Mul­grew lets his imag­i­na­tion breathe

In his new short story col­lec­tion, the Capeto­nian au­thor nails down the white South African zeit­geist

Mail & Guardian - - Reviews - Rus­sell Grant

‘Kip closed his eyes, seek­ing blank­ness for the small­est mo­ment; but in the ab­sence of light came a wave of sound, tin­ni­tus fill­ing his skull, roar­ing sea-foam and scum. The world, too full of colour, too pos­si­ble.”

Dur­ban-born Capeto­nian Nick Mul­grew’s lat­est col­lec­tion of short sto­ries, The First Law of Sad­ness, is a book full of the pos­si­ble be­com­ing prob­a­ble, of the mun­dane made mas­sive, of leviathans glimpsed out of the cor­ner of an eye.

The quoted ex­cerpt is from Jumper, a story that dis­tils the typ­i­cally South African psy­cho­log­i­cal trait of view­ing im­pend­ing doom with both a cold sense of de­tach­ment and a pan­icked and un­der-re­hearsed dread. The story is filled with the sense of be­ing cer­tain of calamity, while meet­ing it with farce; never know­ing ex­actly which bomb will go off.

The lead char­ac­ter, Kip, finds him­self in the throng of a pa­rade for our vic­to­ri­ous Spring­boks, and un­wit­tingly be­comes a wit­ness to a man stand­ing on a ledge out­side of his apart­ment, threat­en­ing to jump.

In the end (spoiler alert), the man does jump, but this is not a sui­cide. The man is a base-jumper, jump­ing as part of the cel­e­bra­tion, the whole spec­ta­cle ap­par­ently staged.

In Jumper, Mul­grew manages to cap­ture sev­eral as­pects of white South African men­tal­ity in just a few short pages: the ridicu­lous use of vi­o­lence and spec­ta­cle as en­ter­tain­ment, the im­po­tent voices im­plor­ing him not to jump, the ca­sual use of the word “bru”, and the even­tual re­lief and nor­mal­i­sa­tion of the spec­ta­cle as the show achieves its con­clu­sion. Jumper muses on a twisted joke em­braced by the pub­lic for the sim­ple fact that it is not true.

It is this cap­tur­ing of a white South African zeit­geist that Mul­grew does so mas­ter­fully. Per­haps this is what he set out to do with his first col­lec­tion, Sta­tions, an ac­com­plished book that at times felt throt­tled by the overtly po­lit­i­cal. In his new­est col­lec­tion, how­ever, his sto­ries are given space to breathe. Here, Mul­grew’s scope of imag­i­na­tion is im­mense and, although some may find his po­si­tion­al­ity prob­lem­atic, his clear depth of re­search and sen­si­tiv­ity lends his sto­ries cre­dence and his char­ac­ters hu­man­ity, while pro­vid­ing us with some­thing of a road map to em­pa­thy.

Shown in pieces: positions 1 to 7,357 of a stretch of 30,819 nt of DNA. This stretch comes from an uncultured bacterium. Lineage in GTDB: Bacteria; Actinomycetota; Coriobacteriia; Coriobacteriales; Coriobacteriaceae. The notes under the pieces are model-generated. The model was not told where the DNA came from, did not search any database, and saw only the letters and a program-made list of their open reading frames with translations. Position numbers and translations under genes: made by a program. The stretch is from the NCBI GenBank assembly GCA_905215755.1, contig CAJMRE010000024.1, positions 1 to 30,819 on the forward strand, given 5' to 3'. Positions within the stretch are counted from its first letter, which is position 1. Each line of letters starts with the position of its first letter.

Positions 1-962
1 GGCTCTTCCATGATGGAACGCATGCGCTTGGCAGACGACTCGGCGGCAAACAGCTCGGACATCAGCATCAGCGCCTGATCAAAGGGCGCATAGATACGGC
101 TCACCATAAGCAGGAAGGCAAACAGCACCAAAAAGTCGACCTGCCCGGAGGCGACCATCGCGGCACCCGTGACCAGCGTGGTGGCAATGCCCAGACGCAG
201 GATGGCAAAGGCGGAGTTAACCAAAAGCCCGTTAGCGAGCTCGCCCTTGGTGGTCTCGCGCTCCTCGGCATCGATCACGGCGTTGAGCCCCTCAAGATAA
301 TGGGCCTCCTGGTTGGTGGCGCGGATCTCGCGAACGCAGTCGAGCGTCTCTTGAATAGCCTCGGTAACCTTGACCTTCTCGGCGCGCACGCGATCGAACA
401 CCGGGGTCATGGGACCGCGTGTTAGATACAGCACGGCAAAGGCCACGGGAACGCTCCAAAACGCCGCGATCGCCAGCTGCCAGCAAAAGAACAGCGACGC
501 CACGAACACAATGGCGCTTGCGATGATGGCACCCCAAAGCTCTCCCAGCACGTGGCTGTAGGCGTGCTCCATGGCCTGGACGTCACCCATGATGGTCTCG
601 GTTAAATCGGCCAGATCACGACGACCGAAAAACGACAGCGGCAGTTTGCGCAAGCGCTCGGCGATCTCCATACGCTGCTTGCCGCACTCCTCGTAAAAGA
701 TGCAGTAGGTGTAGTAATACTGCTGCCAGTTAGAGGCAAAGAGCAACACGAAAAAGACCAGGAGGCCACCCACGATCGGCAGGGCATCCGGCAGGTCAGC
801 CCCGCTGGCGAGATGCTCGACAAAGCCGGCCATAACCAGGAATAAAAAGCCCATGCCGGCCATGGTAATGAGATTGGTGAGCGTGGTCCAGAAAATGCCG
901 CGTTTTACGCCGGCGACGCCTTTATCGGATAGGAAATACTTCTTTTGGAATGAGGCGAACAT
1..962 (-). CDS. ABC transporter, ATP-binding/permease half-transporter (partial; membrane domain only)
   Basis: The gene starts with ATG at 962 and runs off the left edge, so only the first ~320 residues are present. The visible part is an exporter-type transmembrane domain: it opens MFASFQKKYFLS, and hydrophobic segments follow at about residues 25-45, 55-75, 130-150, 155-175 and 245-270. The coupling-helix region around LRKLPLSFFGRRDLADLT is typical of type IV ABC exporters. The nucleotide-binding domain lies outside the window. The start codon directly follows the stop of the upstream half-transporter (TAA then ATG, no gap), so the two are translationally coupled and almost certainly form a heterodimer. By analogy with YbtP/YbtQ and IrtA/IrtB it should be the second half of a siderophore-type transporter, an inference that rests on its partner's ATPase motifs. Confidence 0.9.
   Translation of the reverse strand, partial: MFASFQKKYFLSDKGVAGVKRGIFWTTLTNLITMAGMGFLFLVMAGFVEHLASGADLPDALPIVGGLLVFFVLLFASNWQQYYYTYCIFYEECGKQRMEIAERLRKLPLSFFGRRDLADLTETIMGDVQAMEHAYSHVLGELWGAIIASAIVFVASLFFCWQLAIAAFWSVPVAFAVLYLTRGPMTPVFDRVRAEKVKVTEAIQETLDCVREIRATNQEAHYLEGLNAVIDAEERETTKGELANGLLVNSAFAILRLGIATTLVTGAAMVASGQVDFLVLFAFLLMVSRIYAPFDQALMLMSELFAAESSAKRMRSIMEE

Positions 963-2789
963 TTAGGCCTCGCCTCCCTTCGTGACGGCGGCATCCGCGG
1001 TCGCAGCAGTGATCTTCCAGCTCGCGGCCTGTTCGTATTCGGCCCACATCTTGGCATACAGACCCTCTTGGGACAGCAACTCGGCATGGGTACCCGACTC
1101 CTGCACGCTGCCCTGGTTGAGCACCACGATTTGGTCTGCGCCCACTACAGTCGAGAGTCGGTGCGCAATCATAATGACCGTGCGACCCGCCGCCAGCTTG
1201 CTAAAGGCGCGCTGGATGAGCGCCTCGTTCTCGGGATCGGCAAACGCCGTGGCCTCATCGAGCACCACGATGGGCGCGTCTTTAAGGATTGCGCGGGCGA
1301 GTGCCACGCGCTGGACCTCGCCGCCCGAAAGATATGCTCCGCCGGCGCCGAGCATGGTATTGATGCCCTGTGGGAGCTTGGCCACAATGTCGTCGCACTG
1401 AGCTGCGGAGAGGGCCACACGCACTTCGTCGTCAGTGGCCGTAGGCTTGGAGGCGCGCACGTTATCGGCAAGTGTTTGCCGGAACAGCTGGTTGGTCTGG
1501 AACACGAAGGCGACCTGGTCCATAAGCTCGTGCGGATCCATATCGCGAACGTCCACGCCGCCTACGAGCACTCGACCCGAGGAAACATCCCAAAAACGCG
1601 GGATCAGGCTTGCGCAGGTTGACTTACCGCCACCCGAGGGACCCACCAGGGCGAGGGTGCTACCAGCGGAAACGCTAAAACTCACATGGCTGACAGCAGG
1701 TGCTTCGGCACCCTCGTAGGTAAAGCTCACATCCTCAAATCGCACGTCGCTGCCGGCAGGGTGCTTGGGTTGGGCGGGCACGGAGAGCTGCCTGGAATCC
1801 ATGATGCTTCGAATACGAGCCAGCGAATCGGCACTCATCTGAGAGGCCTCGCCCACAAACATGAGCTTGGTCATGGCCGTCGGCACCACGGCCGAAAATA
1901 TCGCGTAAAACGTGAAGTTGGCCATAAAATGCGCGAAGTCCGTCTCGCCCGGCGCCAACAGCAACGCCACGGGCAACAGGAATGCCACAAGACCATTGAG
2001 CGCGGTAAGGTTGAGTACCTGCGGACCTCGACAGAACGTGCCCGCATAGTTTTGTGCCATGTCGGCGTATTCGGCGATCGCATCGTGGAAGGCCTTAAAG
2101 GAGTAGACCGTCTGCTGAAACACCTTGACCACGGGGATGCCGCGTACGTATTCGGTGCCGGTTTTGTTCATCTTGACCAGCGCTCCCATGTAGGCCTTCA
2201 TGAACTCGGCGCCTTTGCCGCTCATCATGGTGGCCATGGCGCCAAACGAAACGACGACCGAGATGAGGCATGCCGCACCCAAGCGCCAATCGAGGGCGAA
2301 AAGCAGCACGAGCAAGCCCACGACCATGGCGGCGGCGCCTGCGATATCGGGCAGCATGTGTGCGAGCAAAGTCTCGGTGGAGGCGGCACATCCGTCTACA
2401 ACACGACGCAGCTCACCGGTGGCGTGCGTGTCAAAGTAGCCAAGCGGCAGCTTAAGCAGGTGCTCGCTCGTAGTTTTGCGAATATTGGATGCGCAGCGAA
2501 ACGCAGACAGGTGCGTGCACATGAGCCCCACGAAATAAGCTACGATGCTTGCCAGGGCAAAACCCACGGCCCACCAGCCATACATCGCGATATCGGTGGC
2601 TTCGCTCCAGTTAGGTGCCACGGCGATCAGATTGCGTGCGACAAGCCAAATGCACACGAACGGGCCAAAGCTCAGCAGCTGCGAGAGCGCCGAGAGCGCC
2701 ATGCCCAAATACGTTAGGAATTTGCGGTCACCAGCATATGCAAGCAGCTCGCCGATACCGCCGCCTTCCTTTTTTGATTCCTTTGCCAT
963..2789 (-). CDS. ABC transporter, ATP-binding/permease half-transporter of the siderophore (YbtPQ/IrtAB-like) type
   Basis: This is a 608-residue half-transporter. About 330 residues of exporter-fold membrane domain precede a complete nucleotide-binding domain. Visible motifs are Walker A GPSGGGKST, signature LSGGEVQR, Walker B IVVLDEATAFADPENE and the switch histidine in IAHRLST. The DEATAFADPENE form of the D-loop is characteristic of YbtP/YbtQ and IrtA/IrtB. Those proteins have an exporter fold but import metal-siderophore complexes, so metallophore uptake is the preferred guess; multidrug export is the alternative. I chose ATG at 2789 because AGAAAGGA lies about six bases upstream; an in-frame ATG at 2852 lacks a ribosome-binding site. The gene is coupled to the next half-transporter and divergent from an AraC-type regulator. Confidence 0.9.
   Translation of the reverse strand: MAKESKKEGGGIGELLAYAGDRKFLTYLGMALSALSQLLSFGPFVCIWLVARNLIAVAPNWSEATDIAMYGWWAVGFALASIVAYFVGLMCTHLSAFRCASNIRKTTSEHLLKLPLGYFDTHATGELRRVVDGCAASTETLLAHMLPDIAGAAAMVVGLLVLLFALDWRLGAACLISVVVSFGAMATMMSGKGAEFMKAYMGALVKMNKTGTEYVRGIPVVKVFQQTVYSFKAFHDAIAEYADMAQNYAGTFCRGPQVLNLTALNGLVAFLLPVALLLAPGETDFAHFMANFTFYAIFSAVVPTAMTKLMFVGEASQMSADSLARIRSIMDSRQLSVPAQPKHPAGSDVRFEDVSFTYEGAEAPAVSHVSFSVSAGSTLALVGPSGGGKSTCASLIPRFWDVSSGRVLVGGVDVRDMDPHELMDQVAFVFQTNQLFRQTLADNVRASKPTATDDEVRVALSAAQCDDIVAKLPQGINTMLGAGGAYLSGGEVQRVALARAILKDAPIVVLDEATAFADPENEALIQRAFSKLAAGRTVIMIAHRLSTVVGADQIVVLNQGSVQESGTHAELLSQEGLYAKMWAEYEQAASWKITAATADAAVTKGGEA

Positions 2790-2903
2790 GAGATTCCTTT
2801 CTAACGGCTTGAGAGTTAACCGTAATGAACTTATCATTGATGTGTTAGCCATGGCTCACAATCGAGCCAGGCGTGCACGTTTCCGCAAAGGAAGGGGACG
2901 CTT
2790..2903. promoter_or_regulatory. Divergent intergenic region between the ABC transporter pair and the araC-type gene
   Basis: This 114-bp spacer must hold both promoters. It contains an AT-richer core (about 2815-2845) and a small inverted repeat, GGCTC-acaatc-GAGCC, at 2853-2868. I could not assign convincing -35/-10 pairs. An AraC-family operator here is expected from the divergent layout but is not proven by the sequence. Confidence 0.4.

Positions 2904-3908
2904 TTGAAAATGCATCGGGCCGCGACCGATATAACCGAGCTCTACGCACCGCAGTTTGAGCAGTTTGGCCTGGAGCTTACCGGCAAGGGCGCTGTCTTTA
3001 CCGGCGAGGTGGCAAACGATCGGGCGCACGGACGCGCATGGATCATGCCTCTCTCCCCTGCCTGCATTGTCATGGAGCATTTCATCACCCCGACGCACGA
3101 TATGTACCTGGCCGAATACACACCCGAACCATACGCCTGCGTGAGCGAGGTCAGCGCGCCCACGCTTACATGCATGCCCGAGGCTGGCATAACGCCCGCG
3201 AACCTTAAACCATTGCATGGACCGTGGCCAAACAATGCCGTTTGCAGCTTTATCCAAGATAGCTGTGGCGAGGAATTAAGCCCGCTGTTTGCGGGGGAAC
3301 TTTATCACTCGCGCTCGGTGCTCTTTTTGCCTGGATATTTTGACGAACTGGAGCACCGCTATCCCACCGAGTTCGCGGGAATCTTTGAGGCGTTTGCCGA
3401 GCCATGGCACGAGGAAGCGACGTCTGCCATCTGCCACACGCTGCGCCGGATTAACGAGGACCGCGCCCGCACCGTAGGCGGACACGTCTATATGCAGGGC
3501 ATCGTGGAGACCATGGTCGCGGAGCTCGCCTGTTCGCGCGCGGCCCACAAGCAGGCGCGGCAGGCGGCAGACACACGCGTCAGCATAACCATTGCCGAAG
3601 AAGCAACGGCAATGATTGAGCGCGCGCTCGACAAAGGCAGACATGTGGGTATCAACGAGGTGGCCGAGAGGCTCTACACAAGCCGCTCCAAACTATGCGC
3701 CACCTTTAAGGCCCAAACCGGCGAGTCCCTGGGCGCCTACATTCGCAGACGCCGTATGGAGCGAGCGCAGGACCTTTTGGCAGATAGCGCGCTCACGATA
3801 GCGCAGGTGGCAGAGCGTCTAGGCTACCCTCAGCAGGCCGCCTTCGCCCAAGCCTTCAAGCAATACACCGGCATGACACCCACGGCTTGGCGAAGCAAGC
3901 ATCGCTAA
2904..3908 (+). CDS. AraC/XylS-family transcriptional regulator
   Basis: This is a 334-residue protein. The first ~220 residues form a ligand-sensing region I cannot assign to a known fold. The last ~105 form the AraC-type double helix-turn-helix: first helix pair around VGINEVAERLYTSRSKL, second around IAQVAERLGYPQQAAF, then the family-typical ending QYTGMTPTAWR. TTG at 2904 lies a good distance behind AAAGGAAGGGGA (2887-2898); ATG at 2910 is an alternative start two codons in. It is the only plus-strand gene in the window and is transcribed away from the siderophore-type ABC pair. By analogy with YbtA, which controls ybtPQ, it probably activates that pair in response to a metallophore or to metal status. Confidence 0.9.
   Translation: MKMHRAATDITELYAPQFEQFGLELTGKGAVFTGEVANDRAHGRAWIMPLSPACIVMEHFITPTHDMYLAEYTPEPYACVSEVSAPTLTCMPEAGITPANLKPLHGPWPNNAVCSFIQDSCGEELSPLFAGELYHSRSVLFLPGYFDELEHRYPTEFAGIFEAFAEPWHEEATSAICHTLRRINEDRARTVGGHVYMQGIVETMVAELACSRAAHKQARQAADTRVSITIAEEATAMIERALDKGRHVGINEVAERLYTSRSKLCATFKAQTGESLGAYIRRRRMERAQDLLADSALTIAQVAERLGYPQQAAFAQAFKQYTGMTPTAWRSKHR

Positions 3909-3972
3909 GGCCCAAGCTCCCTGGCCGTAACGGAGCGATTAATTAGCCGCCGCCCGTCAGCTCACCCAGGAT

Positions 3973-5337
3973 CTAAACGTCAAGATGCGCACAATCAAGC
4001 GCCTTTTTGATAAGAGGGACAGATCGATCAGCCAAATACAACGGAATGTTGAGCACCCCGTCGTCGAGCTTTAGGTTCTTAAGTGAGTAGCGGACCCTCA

Another of Mul­grew’s achieve­ments is the pro­tean abil­ity of his voice and ex­per­i­men­ta­tion with modes of sto­ry­telling. One of the most tragic sto­ries in the col­lec­tion, For Sale: Set of Sec­ond Hand Mags for Toy­ota Corolla (mint con­di­tion), Bar­gain, is told through an ad placed on­line. One can­not help but be re­minded of the six-word, flash-fic­tion story For Sale: Baby Shoes, Never Worn, of­ten at­trib­uted to Hem­ing­way.

This oblique form is an as­pect that runs through­out Mul­grew’s fic­tion, with some of the most telling and poignant parts pre­sented as asides or muf­fled voices over­heard. For in­stance, in one of the col­lec­tion’s sto­ries, the spec­tre of white, male vi­o­lence shows it­self, as it so of­ten does in re­al­ity, as a flip­pant re­mark. In The Tur­tle-Keeper, a white man, af­ter hear­ing that in­fant tur­tles are of­ten dug up on the beach for muti, responds: “Typ­i­cal, hey. Muti.” This three-worded dis­missal is a pinch that is eas­ily recog­nised, hold­ing far more weight than the small space it takes up on the page.

Mul­grew does well not to cen­tre white priv­i­lege, choos­ing in­stead to have it fea­ture as an om­nipresent force, lurk­ing men­ac­ingly in the cor­ner, wield­ing its power but never tak­ing cen­tre-stage. It is this ob­scur­ing of power that gives his sto­ries their force, al­low­ing them to flour­ish with pos­si­bil­ity.

The sense of the pos­si­ble be­com­ing prob­a­ble is ev­ery­where in The First Law of Sad­ness; from a for­eign med­i­cal student land­ing up with a dead goat in the boot of his car at the home of an un­known in­ter­locu­tor to a woman skin­care ther­a­pist who slowly turns into a tor­turer, the steps are all in­cre­men­tal, mun­dane even. The con­se­quences, how­ever, are dras­tic (aside from a cer­tain air­plane crash in Dur­ban in the fi­nal story, which would be a deus ex machina had it not ac­tu­ally hap­pened in re­al­ity).

This col­lec­tion is cer­tainly a mat­u­ra­tion from what was al­ready a strong de­but, of­fer­ing us an idea of what is pos­si­ble for writ­ers writ­ing out­side of their own lived ex­pe­ri­ence. Through Mul­grew’s lens, we are opened up to a world that, like our Kip, be­comes al­most “too full of colour, too pos­si­ble”.

Economies of words: Nick Mul­grew’s fic­tion has be­come more as­sured, as he ex­per­i­ments with modes of sto­ry­telling and writes out­side his own lived ex­pe­ri­ence

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